By Cleo Jones/reporter
A film festival allowed students to express their creativity by creating their own horror films and showcasing them.
Few open seats remained in the Recital Hall on South Campus as students, faculty, staff and community members gathered for the Film Club’s Horror Film Festival where designated student artists displayed their original work.
South speech instructor Molly Floyd said her favorite parts of the festival were seeing the students’ films and them having the chance to show them off to others in the audience.
She said she loved seeing their films as well as the opportunity for students to share them with an audience
Floyd hosted the festival with the help of instructional television manager and video support services John Gonzales, who described the Film Club as a “giant sandbox” for students to play in and learn collaboration through creating their art.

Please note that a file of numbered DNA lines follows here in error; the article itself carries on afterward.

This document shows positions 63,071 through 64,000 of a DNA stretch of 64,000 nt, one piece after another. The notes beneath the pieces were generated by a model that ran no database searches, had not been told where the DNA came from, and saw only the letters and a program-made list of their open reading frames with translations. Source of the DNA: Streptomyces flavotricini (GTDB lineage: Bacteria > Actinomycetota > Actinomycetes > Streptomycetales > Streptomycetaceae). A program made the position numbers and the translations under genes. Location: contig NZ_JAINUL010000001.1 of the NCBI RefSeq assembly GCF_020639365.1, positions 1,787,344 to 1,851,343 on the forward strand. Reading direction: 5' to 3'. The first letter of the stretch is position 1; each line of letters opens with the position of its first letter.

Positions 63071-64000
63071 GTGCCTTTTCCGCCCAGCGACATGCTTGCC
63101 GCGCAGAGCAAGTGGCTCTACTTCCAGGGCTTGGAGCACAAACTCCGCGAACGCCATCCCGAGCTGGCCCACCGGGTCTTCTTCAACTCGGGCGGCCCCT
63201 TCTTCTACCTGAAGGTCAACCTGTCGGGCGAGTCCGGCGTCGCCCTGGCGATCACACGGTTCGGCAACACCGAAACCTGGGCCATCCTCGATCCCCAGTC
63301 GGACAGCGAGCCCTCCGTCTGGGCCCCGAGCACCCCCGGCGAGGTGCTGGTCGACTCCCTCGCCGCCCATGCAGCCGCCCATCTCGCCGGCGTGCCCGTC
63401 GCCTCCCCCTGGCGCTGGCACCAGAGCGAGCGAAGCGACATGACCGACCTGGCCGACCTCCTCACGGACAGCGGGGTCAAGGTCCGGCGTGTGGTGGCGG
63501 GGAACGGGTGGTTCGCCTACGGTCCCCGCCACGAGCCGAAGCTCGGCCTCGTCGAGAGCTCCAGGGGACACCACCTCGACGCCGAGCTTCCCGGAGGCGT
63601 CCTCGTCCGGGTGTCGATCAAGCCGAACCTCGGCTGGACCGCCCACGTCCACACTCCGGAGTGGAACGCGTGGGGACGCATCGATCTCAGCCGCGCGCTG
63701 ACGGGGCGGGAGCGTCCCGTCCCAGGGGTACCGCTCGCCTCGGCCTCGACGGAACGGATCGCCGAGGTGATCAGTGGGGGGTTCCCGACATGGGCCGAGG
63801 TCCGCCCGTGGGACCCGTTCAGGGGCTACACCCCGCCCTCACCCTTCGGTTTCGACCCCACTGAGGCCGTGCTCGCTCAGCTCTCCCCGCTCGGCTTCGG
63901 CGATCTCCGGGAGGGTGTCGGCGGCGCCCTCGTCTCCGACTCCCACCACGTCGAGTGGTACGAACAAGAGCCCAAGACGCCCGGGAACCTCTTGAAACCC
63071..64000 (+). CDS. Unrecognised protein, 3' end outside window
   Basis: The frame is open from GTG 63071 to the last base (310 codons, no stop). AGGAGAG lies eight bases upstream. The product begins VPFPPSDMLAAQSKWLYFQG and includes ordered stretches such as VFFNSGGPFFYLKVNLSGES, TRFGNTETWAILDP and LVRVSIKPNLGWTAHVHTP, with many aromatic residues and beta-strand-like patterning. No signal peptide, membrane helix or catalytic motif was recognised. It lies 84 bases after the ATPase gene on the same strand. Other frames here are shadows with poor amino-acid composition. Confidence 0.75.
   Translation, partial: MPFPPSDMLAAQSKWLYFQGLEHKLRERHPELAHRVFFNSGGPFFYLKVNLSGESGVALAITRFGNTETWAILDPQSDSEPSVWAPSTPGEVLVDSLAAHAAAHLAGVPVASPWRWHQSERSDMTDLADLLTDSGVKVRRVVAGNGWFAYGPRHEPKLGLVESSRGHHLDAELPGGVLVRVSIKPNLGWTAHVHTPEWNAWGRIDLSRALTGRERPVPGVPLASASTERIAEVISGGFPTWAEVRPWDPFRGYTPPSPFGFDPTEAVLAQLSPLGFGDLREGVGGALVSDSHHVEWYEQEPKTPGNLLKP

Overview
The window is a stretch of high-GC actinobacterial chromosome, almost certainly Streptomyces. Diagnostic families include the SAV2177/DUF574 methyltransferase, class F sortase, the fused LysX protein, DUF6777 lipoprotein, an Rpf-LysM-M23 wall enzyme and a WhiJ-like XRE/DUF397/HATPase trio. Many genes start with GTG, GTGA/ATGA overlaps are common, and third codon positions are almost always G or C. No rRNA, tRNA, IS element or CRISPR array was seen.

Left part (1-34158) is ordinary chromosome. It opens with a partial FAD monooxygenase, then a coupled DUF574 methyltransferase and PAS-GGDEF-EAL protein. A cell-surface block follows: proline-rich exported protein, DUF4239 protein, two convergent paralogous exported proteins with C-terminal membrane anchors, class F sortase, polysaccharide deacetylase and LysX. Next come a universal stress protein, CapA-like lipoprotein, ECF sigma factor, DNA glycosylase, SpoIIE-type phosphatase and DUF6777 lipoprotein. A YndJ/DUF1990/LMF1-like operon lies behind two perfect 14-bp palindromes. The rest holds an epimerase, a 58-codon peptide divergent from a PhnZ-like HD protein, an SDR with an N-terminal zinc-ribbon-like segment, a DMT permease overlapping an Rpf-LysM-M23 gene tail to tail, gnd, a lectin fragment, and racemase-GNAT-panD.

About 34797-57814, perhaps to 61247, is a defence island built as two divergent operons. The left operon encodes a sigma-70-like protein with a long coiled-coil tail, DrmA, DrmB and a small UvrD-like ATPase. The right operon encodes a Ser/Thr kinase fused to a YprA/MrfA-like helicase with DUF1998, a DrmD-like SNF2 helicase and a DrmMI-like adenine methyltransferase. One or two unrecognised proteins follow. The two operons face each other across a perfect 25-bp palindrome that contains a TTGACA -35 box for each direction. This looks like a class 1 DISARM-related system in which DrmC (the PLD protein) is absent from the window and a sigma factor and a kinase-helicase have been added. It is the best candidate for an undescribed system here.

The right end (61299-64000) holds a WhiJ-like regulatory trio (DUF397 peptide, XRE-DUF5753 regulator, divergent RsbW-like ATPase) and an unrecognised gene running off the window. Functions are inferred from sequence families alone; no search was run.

“It’s great to see them apply what they learned through the [Film] Club,” Gonzales said.
South student Benjy Martinez, who is majoring in film, entered two original works into the festival. One was Something in the Attic, which is about a family that finds out who the real monsters are.
The other film he entered was 3AM, which is about a haunting premonition.
Martinez said that when it comes to horror, he aims for simplicity.
“The less dialogue the better,” he said, adding that sounds, camera angles and action are used in its place.
Martinez’s advice to newcomers to the Film Club is to not fall in love with their own work and be prepared for negativity.
South student Zach Blackwell, a cyber security major, said his true passion is filmmaking and he was able to show that at the festival. Blackwell showcased his films The Severity of Sleep and One in the Oven.
“I love movies that are designed to make me think [and] filmmakers that don’t hold your hand through the entire story that make you witness something, feel something, but make you figure it out for yourself,” Blackwell said.
South student and communications major Megan Towery displayed her first film The Devil’s Whispers, which is about trusting voices from the dark.
She said joining the Film Club has helped her progress with her craft.
“Practice makes perfect, but know what you’re doing. Check your work,” Towery said.
Admission to the festival was $2 and a portion of the proceeds will be donated to TCC scholarships for students.
Those interested in joining the Film Club or learning more about it can contact Floyd at email@example.com.